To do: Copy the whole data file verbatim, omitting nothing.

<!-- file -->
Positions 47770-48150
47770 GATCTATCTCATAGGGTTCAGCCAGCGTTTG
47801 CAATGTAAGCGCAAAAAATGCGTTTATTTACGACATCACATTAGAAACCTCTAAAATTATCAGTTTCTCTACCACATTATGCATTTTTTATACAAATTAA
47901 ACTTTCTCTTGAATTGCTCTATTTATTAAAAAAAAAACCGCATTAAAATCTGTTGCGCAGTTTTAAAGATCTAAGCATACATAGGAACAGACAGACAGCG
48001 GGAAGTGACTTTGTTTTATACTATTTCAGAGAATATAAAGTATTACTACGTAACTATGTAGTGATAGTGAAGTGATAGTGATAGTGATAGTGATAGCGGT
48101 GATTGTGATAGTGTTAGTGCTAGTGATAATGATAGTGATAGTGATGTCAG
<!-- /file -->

Positions 47770-48150
47770 GATCTATCTCATAGGGTTCAGCCAGCGTTTG
47801 CAATGTAAGCGCAAAAAATGCGTTTATTTACGACATCACATTAGAAACCTCTAAAATTATCAGTTTCTCTACCACATTATGCATTTTTTATACAAATTAA
47901 ACTTTCTCTTGAATTGCTCTATTTATTAAAAAAAAAACCGCATTAAAATCTGTTGCGCAGTTTTAAAGATCTAAGCATACATAGGAACAGACAGACAGCG
48001 GGAAGTGACTTTGTTTTATACTATTTCAGAGAATATAAAGTATTACTACGTAACTATGTAGTGATAGTGAAGTGATAGTGATAGTGATAGTGATAGCGGT
48101 GATTGTGATAGTGTTAGTGCTAGTGATAATGATAGTGATAGTGATGTCAG